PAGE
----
Smart-Take: Heart Valve Disease

The heart has four valves—tricuspid, pulmonary, mitral, and aortic—which have flaps that open and close with each heartbeat and make sure blood is flowing in the right direction. Unfortunately, it doesn’t always work that way. Five million people are diagnosed each year with some kind of heart valve disease, primarily through the use of an echocardiogram.

Valve damage takes three primary forms:

  • Regurgitation is leakage or backflow into the chambers caused when the valve does not shut tightly. It most commonly occurs due to valve prolapse with the mitral valve most often impacted.
  • Stenosis occurs when the valves can’t open all the way, typically because they have thickened, stiffened, or fused, so the blood does not adequately flow through the valve.
  • Atresia results when there is no opening for the blood to flow through.

According to the American Heart Association, many patients with mitral valve prolapse don’t experience symptoms, and the problem is discovered with a murmur that may be detected during a routine physical. A risk assessment is then performed before a course of action is chosen—often a watch-and-wait scenario until symptoms or heart function gets worse, or if the left ventricle of the heart is enlarged.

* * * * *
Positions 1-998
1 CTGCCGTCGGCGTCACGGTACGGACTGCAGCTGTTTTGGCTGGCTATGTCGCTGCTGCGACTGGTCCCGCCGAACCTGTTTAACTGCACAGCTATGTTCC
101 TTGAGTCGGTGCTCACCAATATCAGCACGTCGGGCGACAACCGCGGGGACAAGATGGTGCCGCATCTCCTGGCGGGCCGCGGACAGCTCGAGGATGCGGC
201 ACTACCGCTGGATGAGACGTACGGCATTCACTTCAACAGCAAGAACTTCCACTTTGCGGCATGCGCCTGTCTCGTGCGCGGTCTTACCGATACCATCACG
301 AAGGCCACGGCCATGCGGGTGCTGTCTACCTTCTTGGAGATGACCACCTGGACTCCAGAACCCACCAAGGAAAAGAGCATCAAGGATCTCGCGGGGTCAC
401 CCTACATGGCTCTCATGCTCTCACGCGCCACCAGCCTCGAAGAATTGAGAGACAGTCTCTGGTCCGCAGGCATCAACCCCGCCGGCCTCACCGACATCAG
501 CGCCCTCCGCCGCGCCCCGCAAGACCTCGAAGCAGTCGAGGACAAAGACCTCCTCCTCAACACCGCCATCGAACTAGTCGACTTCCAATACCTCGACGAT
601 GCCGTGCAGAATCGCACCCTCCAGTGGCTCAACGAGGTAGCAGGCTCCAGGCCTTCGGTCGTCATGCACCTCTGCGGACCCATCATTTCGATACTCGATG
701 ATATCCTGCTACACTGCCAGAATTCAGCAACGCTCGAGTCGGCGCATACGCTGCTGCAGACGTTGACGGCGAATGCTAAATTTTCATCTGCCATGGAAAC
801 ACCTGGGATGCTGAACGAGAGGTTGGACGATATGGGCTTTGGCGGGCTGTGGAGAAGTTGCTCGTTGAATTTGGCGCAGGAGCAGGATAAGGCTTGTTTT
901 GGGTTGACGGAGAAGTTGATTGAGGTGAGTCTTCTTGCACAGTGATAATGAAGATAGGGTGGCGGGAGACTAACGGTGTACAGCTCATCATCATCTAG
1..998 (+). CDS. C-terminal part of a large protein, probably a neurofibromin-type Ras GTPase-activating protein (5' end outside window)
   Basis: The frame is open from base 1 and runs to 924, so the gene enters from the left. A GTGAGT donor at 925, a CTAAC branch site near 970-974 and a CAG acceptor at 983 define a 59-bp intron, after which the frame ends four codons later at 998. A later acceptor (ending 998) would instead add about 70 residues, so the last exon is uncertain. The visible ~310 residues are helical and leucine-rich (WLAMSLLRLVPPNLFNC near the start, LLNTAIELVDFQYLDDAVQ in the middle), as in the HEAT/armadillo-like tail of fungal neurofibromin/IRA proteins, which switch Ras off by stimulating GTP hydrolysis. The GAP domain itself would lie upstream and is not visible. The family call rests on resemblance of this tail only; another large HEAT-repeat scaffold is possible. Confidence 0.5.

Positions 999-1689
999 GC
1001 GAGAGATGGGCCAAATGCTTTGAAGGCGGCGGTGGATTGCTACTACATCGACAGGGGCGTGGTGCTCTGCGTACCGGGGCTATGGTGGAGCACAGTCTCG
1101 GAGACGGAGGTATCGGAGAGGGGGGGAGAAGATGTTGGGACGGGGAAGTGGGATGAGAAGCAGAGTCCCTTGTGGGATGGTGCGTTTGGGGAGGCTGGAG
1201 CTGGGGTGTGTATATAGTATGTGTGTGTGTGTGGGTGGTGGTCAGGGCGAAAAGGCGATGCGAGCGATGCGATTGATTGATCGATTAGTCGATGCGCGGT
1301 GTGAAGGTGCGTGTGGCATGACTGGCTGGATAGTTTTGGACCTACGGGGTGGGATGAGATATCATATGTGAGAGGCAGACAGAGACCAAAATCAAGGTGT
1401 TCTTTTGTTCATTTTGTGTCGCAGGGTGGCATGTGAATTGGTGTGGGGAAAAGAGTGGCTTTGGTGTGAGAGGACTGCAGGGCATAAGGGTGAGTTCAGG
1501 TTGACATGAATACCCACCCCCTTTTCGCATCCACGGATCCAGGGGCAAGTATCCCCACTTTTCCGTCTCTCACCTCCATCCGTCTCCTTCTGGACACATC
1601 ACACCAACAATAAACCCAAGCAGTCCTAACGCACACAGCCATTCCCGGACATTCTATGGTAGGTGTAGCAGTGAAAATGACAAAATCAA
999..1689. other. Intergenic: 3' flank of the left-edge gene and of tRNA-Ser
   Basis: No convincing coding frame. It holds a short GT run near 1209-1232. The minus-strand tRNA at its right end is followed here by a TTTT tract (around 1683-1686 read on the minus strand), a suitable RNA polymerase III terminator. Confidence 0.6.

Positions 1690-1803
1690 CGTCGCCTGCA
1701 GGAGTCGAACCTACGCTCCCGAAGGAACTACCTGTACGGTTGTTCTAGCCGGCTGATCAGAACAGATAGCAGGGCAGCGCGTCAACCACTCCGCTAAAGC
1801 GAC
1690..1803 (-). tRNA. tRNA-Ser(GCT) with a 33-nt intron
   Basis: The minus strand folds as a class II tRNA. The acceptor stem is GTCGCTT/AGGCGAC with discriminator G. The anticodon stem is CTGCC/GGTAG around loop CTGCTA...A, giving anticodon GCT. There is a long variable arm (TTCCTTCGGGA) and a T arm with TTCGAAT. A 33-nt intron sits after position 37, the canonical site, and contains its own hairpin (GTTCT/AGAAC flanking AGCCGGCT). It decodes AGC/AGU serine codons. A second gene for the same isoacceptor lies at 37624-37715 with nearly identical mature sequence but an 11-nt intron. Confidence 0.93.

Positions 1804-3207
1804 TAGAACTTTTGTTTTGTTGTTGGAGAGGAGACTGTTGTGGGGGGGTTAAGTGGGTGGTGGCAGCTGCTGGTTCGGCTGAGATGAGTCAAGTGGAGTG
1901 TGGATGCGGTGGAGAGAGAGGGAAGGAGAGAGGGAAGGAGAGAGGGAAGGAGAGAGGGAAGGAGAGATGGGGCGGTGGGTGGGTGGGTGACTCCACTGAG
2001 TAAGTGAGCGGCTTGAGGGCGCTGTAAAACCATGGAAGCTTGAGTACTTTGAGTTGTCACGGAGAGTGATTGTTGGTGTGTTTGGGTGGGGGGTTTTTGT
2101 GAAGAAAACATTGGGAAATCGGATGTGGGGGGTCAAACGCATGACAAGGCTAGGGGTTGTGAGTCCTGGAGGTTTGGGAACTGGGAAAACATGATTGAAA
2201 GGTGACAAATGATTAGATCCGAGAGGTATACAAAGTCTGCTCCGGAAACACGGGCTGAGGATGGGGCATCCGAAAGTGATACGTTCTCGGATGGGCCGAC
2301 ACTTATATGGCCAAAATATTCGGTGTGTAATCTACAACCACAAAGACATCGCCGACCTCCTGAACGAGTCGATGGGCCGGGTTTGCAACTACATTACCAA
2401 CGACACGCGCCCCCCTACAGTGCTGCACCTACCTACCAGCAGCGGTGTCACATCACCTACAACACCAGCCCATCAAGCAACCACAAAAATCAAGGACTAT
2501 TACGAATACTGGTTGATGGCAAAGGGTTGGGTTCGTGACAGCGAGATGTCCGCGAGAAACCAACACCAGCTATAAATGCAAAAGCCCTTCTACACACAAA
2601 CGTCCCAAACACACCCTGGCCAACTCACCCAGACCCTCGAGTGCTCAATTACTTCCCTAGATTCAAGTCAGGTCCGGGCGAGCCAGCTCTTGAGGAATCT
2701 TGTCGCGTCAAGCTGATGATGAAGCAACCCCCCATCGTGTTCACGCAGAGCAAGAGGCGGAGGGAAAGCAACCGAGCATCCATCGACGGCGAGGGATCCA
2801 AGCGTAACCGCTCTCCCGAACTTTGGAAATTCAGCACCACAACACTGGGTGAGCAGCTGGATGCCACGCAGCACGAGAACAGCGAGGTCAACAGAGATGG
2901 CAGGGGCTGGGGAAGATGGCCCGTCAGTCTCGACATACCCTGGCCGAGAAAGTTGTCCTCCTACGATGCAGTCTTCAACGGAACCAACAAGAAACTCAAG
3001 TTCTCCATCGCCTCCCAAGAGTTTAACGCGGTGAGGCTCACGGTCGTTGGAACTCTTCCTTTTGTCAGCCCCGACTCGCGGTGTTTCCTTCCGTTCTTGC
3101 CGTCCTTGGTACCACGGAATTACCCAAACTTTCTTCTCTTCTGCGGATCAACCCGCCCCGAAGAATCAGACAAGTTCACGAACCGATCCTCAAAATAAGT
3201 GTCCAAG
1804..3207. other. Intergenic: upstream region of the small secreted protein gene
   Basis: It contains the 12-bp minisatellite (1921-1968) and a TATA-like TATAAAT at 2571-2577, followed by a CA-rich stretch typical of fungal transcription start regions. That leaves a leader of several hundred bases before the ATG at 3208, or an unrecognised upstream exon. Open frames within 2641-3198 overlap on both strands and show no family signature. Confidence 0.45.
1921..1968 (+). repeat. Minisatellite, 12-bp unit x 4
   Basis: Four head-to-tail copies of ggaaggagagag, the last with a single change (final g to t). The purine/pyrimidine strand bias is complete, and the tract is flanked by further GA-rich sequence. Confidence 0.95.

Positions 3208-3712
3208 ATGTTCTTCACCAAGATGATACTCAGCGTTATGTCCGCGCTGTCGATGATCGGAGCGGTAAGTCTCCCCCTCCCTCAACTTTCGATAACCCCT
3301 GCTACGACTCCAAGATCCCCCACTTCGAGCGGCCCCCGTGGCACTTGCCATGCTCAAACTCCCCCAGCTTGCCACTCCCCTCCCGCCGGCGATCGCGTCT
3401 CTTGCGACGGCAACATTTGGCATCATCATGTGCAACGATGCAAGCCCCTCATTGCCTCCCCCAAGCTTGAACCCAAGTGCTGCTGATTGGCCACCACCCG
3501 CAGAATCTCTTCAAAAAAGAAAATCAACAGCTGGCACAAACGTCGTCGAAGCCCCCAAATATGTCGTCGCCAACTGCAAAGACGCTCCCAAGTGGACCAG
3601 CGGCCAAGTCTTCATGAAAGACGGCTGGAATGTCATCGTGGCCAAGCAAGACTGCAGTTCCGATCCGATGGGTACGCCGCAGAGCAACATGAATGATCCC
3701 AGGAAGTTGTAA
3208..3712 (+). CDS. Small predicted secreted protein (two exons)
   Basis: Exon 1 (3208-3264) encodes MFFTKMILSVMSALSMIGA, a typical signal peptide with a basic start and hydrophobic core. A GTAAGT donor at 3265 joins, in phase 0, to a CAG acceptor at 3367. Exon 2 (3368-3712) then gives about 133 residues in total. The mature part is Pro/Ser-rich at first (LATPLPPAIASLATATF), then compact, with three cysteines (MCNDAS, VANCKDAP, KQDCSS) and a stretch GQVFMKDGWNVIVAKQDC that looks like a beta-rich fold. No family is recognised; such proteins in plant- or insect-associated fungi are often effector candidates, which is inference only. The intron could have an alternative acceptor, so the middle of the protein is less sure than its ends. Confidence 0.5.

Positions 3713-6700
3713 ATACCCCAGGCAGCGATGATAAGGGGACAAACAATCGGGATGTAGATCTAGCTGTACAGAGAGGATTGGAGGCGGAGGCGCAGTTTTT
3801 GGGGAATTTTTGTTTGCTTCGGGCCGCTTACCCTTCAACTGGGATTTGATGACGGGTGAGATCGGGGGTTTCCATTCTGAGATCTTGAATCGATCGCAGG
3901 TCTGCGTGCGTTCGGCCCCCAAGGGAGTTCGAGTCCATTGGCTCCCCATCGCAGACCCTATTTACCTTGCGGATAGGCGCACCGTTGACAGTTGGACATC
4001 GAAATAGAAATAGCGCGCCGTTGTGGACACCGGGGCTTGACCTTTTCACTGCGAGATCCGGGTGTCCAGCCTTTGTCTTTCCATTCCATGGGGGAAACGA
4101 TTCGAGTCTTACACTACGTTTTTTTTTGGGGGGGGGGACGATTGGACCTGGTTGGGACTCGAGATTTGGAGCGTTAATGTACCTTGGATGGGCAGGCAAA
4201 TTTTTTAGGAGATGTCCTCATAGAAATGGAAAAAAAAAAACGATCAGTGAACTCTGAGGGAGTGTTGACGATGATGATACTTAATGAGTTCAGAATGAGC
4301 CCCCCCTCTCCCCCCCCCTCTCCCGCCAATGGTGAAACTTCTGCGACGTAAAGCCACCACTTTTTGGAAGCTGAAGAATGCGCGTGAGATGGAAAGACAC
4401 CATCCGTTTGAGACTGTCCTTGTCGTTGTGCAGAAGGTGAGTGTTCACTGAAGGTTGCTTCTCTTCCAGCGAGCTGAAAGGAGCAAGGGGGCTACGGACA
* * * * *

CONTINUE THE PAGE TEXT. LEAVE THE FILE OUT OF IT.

Stenosis, which may impact any of the four valves, becomes increasingly more common with age, but it can also be caused by congenital defects. In addition, some valve conditions develop due to illnesses, such as rheumatic fever and infective endocarditis.

A range of medications (see right) may be prescribed to lessen the symptoms of valve damage. Many valve disorders are also surgically treatable with repair or replacement.


Many people with heart valve disorders may not exhibit any symptoms—or may not notice slowly developing ones. The damage that valve disorders may cause can be significant, however, so it’s important to recognize symptoms when they arise.

Download this symptom tracker from the American Heart Association.


  • ACE Inhibitors: Opens blood vessels more fully, can help reduce high blood pressure, and slows heart failure.
  • Antiarrhythmic Medications: Helps restore a normal pumping rhythm to the heart.
  • Antibiotics: Helps to prevent the onset of infections.
  • Anticoagulants (Blood Thinners): Reduces the risk of developing blood clots from poorly circulating blood around faulty heart valves. Blood clots are dangerous because they can lead to stroke.
  • Beta Blockers: Reduces the heart’s workload by helping the heart beat slower. Some patients find them helpful for reducing palpitations.
  • Diuretics (Water Pills): Reduces the amount of fluid in the tissues and bloodstream, which can lessen the workload on the heart.
  • Vasodilators: Reduces the heart’s workload by opening and relaxing the blood vessels. Reduced pressure may encourage blood to flow in a forward direction rather than being forced backward through a leaky valve.

SOURCE: American Heart Association